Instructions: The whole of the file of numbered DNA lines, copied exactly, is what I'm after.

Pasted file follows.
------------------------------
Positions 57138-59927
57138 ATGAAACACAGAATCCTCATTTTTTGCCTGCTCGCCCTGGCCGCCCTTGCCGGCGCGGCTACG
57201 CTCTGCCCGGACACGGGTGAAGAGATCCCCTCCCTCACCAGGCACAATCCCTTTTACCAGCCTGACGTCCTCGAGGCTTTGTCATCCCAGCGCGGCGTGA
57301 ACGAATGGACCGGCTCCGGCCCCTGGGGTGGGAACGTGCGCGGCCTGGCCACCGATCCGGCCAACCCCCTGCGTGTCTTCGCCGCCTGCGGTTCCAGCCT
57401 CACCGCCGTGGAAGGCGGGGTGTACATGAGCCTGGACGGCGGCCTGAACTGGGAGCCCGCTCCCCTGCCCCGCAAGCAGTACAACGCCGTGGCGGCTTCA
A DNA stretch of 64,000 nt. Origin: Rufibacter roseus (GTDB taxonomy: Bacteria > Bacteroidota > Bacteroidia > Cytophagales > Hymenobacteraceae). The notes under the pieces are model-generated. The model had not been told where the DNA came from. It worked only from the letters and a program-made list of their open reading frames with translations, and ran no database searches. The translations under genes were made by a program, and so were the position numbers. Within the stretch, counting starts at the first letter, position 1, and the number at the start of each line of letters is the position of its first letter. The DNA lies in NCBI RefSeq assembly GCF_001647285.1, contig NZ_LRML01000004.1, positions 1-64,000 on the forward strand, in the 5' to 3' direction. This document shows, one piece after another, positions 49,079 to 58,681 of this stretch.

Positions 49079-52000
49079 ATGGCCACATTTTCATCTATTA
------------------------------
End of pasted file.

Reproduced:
Positions 57138-59927
57138 ATGAAACACAGAATCCTCATTTTTTGCCTGCTCGCCCTGGCCGCCCTTGCCGGCGCGGCTACG
57201 CTCTGCCCGGACACGGGTGAAGAGATCCCCTCCCTCACCAGGCACAATCCCTTTTACCAGCCTGACGTCCTCGAGGCTTTGTCATCCCAGCGCGGCGTGA
57301 ACGAATGGACCGGCTCCGGCCCCTGGGGTGGGAACGTGCGCGGCCTGGCCACCGATCCGGCCAACCCCCTGCGTGTCTTCGCCGCCTGCGGTTCCAGCCT
57401 CACCGCCGTGGAAGGCGGGGTGTACATGAGCCTGGACGGCGGCCTGAACTGGGAGCCCGCTCCCCTGCCCCGCAAGCAGTACAACGCCGTGGCGGCTTCA
A DNA stretch of 64,000 nt. Origin: Rufibacter roseus (GTDB taxonomy: Bacteria > Bacteroidota > Bacteroidia > Cytophagales > Hymenobacteraceae). The notes under the pieces are model-generated. The model had not been told where the DNA came from. It worked only from the letters and a program-made list of their open reading frames with translations, and ran no database searches. The translations under genes were made by a program, and so were the position numbers. Within the stretch, counting starts at the first letter, position 1, and the number at the start of each line of letters is the position of its first letter. The DNA lies in NCBI RefSeq assembly GCF_001647285.1, contig NZ_LRML01000004.1, positions 1-64,000 on the forward strand, in the 5' to 3' direction. This document shows, one piece after another, positions 49,079 to 58,681 of this stretch.

Positions 49079-52000
49079 ATGGCCACATTTTCATCTATTA